The autophosphorylation of mutant PKCγ is unaltered from the wild-type pattern. Total PKCγ-GFP levels of the wild-type and mutant proteins from transfected COS-7 cells were normalized and detected by western blotting with an anti-PKC (α, β, γ) antibody (top panel). Similar levels of phosphorylation were observed at T514 (second panel), T655 (third panel), and T674 (fourth panel) of GFP-tagged wild-type (WT) and mutant (G118D, C150F) before and after TPA treatment, using phosphospecific antibodies for the western blots. The amount of anti-PKCγ immunoreactivity was equivalent in the transfected samples, and the untransfected cells (CT) showed no immunoreactivity in the 110 kDa size range.

PKCγ mutants are distinguished from wild-type kinase by their response to Ca2+

Previous characterization of PKCγ has shown that it translocates to the plasma membrane in response to treatment with a Ca2+ ionophore (Sakai et al., 1997). The calcium-induced translocation is reversible and may cycle a number of times during a one-hour period. We performed a time-lapse study with calcium-stimulated wild-type and mutant PKCγ-GFP transfected cells to determine the influence of SCA14 mutations on this event. Calcium-induced translocation of both the wild-type and mutant PKCγ-GFP proteins was observed in the first seconds of Ca2+ stimulation (Fig. 3). The PKCγ-GFP was released from the membrane ∼15 s later, and returned to a diffuse cytoplasmic, predominantly perinuclear location. The earliest translocation that we detected differed between wild-type and mutant PKCγ. A higher proportion of the GFP-tagged mutant kinase translocated to the membrane than the wild-type protein (Fig. 3, 10 s). The majority of the wild-type PKCγ-GFP remained in the cytosol. In addition, we observed a qualitative difference in the distribution of membrane binding between wild-type and mutant PKCγ-GFP. Although in the case of the wild-type protein, the distribution appeared to be uniform along the plasma membrane, the mutant kinases were clearly enriched in discreet membrane domains. These regions had the appearance of membrane ruffles, and co-staining with fluorescently tagged phalloidin indicated they were rich in filamentous actin (data not shown).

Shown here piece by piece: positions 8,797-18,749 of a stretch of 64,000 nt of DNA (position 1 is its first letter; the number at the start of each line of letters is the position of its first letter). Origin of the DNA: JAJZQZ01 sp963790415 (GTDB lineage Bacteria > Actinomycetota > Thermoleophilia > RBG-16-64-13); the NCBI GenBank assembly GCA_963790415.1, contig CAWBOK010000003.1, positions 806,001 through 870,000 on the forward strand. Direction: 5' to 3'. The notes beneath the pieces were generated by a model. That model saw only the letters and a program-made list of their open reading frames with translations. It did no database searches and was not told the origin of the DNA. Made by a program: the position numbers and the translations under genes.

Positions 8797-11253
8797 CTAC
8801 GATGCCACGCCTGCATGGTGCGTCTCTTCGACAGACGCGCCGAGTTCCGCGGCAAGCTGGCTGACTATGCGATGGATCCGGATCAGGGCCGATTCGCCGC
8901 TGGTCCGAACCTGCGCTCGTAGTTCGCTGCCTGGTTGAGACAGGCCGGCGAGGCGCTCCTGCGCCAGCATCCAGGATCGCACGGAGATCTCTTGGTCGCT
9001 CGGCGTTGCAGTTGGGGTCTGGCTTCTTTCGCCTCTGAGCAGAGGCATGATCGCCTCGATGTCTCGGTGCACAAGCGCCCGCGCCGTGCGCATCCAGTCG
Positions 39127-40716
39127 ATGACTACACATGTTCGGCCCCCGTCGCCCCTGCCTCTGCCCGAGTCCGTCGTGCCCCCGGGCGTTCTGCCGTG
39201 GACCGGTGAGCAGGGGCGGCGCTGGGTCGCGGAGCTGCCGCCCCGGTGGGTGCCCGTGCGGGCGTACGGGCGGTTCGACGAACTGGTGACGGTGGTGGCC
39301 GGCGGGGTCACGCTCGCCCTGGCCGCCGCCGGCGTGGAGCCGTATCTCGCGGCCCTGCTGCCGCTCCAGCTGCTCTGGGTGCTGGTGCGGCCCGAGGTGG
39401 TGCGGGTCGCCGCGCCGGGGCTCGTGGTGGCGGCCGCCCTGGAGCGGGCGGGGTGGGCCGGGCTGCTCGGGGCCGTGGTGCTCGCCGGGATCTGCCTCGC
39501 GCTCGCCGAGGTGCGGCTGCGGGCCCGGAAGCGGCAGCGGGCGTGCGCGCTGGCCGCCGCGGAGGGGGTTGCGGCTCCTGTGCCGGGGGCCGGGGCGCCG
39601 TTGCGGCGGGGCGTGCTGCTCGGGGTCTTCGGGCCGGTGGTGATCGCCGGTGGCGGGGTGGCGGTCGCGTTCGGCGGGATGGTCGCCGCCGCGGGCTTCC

Fig. 3

Ca2+ induces a rapid translocation of mutant PKCγ to discreet regions of the plasma membrane. By 10 s after the addition of the Ca2+ ionophore, A23187, wild-type and mutant PKCγ-GFP translocated to the plasma membrane. The fluorescent signal was enriched in membrane-ruffle like regions of the mutant PKCγ-GFP expressing cells. Less fluorescence was detected in the cytosol of these cells compared with the wild-type PKCγ-GFP expressing cells at the early time point. The wild-type and mutant fusion proteins reverted to the initial distribution by 40 s.